When we found out our second child was going to be a girl, my husband (who was very happy to have another daughter, by the way) said, "Well, that's that. No one to help me with the yard or the cars. Your life just got easier, though." I reminded him that every time I went to the restroom in public I would now have 2 little ducklings following after me.
All kidding aside, I have much more responsibility than that! I have to show these two how to be godly women. Right now they are only girls, but it is also my responsibility to show them how to be girls. What does that mean?
First of all, I've been convicted lately about the need to be both modest and feminine. I'm tired of our unisex society and equal expectations for men and women. Today I dressed my daughters in dresses for school/preschool. "Why am I wearing a dress today?" my 7 year old wanted to know. I told her, "Well, first of all: You are a girl." It's going to take some getting used to, but I will show them how to be girls in the way we dress. It will be different from the way boys dress.
Secondly, I will set up an expectation for them. I have already begun to do this when I give compliments. For example, when one of them helps me with a household task I say, "Thank you. You are a very good sweeper. You are going to take such good care of your house when you are a mommy." Or when they do something to help their dad, I let them know how lucky their husband is going to be to have such a good helper. I have told them in no uncertain terms that I am Daddy's helper.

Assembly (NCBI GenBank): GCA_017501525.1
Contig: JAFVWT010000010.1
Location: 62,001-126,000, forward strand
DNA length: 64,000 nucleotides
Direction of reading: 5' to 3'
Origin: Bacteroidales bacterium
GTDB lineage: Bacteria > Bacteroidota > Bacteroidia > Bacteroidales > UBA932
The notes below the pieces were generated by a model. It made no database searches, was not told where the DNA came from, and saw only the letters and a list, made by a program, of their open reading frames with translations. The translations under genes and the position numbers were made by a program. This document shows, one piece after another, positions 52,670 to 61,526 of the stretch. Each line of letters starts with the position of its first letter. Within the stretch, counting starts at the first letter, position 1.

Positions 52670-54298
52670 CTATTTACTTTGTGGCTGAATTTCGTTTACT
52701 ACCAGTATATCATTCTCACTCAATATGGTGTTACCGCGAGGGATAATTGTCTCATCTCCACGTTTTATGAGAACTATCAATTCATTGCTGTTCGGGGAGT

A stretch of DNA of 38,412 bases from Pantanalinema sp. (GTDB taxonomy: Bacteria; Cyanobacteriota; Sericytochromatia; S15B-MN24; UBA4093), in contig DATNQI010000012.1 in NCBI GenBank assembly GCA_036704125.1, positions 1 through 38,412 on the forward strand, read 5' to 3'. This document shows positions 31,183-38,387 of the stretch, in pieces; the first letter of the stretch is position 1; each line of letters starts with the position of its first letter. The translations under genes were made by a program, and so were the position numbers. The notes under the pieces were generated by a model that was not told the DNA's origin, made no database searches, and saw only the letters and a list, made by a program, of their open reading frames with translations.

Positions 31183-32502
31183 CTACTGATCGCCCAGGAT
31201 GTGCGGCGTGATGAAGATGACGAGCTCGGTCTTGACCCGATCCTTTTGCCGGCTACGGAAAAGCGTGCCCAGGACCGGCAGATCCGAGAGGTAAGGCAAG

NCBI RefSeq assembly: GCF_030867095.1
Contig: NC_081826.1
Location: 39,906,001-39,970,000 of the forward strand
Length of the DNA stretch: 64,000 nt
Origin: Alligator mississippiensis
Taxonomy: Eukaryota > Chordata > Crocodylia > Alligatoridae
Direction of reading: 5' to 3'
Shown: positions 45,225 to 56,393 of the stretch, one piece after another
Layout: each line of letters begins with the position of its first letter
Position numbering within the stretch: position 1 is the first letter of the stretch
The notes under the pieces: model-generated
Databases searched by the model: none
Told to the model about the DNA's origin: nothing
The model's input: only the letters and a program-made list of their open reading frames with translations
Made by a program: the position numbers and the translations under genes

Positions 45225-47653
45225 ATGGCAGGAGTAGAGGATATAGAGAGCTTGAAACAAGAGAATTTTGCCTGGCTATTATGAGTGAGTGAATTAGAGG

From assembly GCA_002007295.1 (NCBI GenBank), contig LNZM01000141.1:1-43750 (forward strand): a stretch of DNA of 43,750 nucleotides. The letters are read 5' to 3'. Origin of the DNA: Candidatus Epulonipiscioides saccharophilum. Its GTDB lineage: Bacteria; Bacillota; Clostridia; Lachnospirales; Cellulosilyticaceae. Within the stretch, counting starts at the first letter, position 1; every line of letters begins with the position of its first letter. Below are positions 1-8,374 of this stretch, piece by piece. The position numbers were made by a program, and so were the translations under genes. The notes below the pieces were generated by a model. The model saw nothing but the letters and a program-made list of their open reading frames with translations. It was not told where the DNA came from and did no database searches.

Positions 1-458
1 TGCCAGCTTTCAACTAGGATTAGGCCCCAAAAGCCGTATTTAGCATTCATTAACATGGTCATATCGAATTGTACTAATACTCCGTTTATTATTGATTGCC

The other thing I am going to do is teach them the skills they will need to be a wife and mother. When they leave our house, they will know how to cook, clean, sew, etc. I will not send them into marriage as unprepared as I was. Oh sure, they need to learn things from their dad, too. But they must have basic housekeeping skills--I don't want them to have to learn all this in their 30's!
It seems that most of what "being a girl" means is "learning to be a woman." So, I will find godly women to be an example to them. Like Debi Pearl (Created to Be His Help Meet author), I will point out the ladies that I want them to look up to. "Doesn't Mrs. Smith keep her house nice?" "Look how beautiful Miss Katie's dresses always are--she is such a good seamstress." However, as scary as it may seem, I am the most constant example they have. I think I need to go pray now...